R.I. Developers Pushing for Building Closer to Wetlands
April 25, 2016
PROVIDENCE — Several environmental bills are poised for votes and hearings this week. One of the most significant for supporters of open-space protection is an amendment (S2591 and H7651) to state building laws that allow wetlands to be included in calculations that determine a buildable lot and the number of units per lot.
The so-called “Dry Lands” bills are opposed by the Environment Council of Rhode Island (ECRI) and Save The Bay. Both organizations point to legislation passed by the General Assembly in 2015 that creates statewide standards for wetland buffers and setbacks. The regulations have yet to be issued by the Department of Environmental Management (DEM). ECRI and Save The Bay say those standards are needed before new building rules can be acted on by the General Assembly.
DEM is seeking a six-month extension to write those wetland regulations. Both bills are scheduled to be heard April 27 at Senate Committee on the Environment and Agriculture.
The relaxed building rules are supported by the Rhode Island Builders Association (RIBA). The construction advocacy group insists that the legislation gives cities and towns the right to control development. During a March 10 House hearing, William Walsh, a RIBA lobbyist, said the effort reverses a trend that makes it hard to build what he called “middle-class housing.” Those impediments include the high price of open space, large lot requirements, and excessive regulatory burdens and expenses “that continue to thwart the recovery of the building industry as well as the state,” he said.
In 2013, then-Gov. Lincoln Chafee signed into law a bill that allows unbuildable sloped land to be considered part of a buildable lot size.
Healthy food advertising. A bill that would prohibit the advertising of food and drinks that are not allowed in schools passed the Senate on April 14. The House Committee on Health, Education and Welfare will hear the bill next. The advertising would be prohibited from school buildings, buses, athletic fields, scoreboards and vending machines. The bill is backed by the American Heath Association and the American Cancer Society.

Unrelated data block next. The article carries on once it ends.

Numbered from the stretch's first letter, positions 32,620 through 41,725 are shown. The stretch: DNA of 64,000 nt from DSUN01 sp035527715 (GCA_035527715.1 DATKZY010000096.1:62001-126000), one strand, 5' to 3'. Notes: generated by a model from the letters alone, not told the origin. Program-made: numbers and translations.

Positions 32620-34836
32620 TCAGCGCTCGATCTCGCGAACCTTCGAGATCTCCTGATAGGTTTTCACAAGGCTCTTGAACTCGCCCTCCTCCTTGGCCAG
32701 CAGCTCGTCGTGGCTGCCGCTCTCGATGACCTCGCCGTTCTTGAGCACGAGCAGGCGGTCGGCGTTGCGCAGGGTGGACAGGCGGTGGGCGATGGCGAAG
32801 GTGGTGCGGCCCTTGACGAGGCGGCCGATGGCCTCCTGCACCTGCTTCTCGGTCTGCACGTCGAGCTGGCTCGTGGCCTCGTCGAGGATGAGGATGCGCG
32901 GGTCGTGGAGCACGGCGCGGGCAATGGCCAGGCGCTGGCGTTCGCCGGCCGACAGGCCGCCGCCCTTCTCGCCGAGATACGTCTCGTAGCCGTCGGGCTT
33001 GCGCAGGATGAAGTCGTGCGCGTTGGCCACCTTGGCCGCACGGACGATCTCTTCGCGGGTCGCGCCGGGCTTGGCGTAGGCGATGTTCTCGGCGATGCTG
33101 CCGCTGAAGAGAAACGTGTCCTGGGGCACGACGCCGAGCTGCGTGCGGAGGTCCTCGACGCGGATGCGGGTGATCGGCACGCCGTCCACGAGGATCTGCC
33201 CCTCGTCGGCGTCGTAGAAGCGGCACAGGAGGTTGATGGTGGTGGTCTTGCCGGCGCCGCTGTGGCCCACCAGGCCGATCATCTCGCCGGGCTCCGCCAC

Light bulbs. The Senate Committee on the Environment and Agriculture will hold a hearing for a bill that would establish a statewide drop-off program for light bulbs that contain mercury, such as compact fluorescent light bulbs.
Solar permitting. The Senate passed a bill that would create a task force to study the creation of statewide permitting regulations for installing residential and small-scale commercial rooftop solar installations. The bill was referred to the House Finance Committee.
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That is so not what this legislation proposes, regulated setbacks would not be changed and the environment will be no less protected. This proposal simply stops municipalities from subtracting wetland buffers from minimum lot sizes. If all building, zoning and environmental distances can be maintained, then a property owner should be allowed to build and not be extorted into large, unnecessary lots that do nothing more than hinder development and take away an owner’s property rights. If you don’t understand the bill don’t present it erroneously.
I support not allowing builders to build on wetlands, but minimum lot sizes are a bad idea. Limiting the scope of where builders can build is a good control, whereas limiting the number of buildings per lot is a way of ensuring sprawl-by-zoning.
See this article, for instance, from Market Urbanism, talking about trailer parks and the lessons we can learn from them. http://marketurbanism.com/2016/04/21/reclaiming-redneck-urbanism-what-urban-planners-can-learn-from-trailer-parks/
Minimum lot sizes are also used in urban communities too. In many ways, they contribute to harm to wetlands more than they dissipate it, because by encouraging detached housing that’s far apart, it necessitates lots of parking and roads to connect people.
But again, to re-emphasize, we definitely should protect wetlands. Just in a more effective way.